The shock death of Heath Ledger in New York yesterday (Tuesday January 22) was not just a tragic loss for friends and family, but also for cinema. The 28-year-old Australian actor had only recently begun to prove his emotional range in complex and challenging films, including Todd Haynes‘ Bob Dylan biopic I’m Not There. Shunning his pin-up past, he was entering a fruitful and promising new career phase.
Ledger was found naked and unconscious at his Broome Street apartment, in downtown Manhattan, by his housekeeper and a masseuse. An emergency medical team pronounced him dead around 3.30pm EST. Wrapped in a black body bag, his corpse was later carried out in front of huge crowds.
Speculation continues in the media and online as to whether the actor’s death was self-inflicted or accidental. New York City Police are awaiting an autopsy report, but claim they do not suspect foul play. “We are investigating the possibility of an overdose,” said police spokesman Paul Browne. “There were pills within the vicinity of the bed.”
According to the New York Post, these pills included the prescription anti-anxiety drugs Diazepam and Alprazolam. In November last year, Ledger told the New York Times that he had tried the sleeping pill Ambien to combat insomnia. “Last week I probably slept an average of two hours a night,” he said. “I couldn’t stop thinking. My body was exhausted, and my mind was still going.”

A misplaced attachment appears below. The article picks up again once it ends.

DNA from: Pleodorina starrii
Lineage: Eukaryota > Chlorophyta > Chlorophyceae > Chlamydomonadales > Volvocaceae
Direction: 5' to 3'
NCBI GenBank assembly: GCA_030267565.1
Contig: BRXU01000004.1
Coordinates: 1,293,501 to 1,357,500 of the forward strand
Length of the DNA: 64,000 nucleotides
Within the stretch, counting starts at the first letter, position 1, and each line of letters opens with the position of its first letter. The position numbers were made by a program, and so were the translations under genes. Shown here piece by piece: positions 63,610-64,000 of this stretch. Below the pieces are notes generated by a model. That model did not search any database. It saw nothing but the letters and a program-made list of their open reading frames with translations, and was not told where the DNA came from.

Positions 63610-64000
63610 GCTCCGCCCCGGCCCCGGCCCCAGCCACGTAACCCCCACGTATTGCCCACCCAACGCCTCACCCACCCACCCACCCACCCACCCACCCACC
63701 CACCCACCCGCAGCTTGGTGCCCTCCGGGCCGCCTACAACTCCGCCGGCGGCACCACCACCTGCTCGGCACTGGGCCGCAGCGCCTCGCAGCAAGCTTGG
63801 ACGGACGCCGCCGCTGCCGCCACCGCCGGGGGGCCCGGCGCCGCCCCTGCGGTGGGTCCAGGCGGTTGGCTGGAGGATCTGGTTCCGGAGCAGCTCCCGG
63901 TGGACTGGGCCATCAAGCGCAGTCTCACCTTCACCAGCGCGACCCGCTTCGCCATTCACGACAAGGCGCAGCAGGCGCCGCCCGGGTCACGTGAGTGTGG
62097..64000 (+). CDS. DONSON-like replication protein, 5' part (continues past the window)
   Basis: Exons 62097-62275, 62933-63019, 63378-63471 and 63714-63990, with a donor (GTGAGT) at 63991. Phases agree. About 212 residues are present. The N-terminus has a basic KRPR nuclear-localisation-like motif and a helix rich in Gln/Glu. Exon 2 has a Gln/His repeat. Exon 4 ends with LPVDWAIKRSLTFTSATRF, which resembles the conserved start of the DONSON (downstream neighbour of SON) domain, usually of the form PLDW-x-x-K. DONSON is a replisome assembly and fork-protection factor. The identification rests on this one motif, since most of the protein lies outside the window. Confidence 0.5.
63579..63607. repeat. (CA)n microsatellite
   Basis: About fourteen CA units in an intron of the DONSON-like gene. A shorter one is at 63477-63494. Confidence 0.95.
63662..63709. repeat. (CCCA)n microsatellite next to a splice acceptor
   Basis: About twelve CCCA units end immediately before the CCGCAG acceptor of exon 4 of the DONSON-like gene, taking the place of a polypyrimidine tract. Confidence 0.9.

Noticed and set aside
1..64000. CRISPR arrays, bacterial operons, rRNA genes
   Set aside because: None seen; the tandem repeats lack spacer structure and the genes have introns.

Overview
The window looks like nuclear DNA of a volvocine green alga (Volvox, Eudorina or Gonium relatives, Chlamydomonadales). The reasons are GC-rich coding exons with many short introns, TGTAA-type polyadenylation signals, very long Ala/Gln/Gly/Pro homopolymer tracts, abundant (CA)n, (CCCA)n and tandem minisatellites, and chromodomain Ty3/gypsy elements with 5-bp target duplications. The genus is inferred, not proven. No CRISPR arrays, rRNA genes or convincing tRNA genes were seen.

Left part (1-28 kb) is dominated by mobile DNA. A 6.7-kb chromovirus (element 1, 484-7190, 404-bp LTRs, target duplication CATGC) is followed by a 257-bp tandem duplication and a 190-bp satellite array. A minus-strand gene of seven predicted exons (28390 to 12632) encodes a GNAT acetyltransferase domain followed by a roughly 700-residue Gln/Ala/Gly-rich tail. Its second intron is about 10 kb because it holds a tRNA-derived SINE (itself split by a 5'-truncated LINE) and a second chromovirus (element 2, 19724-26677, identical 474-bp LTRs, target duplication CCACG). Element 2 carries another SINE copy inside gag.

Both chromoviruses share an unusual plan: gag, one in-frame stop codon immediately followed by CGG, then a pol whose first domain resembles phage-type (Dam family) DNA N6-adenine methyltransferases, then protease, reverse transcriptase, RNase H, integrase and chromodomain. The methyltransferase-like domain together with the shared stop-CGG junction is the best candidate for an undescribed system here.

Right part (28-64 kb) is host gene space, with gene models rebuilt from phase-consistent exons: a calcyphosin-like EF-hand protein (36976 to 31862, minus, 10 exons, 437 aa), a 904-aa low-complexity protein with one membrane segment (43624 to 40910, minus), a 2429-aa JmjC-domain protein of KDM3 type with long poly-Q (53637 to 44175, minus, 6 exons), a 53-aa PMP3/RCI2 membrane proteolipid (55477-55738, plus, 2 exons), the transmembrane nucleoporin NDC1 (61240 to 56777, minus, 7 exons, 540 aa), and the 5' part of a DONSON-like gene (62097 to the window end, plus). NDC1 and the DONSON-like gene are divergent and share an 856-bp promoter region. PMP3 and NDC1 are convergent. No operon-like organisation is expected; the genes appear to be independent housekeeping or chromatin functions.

Five years ago, the Perth-born Heathcliff Andrew Ledger was just another junior beefcake actor with a CV of mostly colourless surf-bum roles and supporting turns. But froth like A Knight’s Tale and The Order convinced him he had hit a “plateau of nothing” and needed to raise his game. Defying advice from agents and managers, Ledger resolved to pursue work that prioritised depth and quality over obvious commercial appeal.
The fruits of this new strategy paid off handsomely in Ang Lee‘s drama Brokeback Mountain in 2005. Ledger‘s quietly powerful, mostly internalized performance earned him an Oscar nomination and his first serious industry respect. He also began a romance with co-star Michelle Williams, who gave birth to their daughter Matilda in October 2005. Settling in Brooklyn, the couple announced their engagement last year, only to separate in September.
After Brokeback Mountain, Ledger continued to impress in further offbeat, anti-heroic roles. He played against type as Matt Damon‘s nerdy sibling in Terry Gilliam‘s ambitious but flawed The Brothers Grimm, and as a messed-up junkie rent boy in Neil Armfield‘s low-budget Australian heroin drama Candy.
Todd Haynes then cast Ledger as one of his metaphorical Bob Dylans, a cocky, swaggering actor, in I’m Not There. His performance arguably provided the film’s emotional centre. At the time of his death, he had also just completed his much-anticipated turn as The Joker in Christopher Nolan‘s new Batman blockbuster, The Dark Knight.
Ledger recently described The Joker as “definitely the most fun I’ve had with any character… a psychotic, mass-murdering clown.” The Dark Knight will now be Ledger‘s swansong, but his commanding performance in Brokeback Mountain will most likely be his lasting epitaph.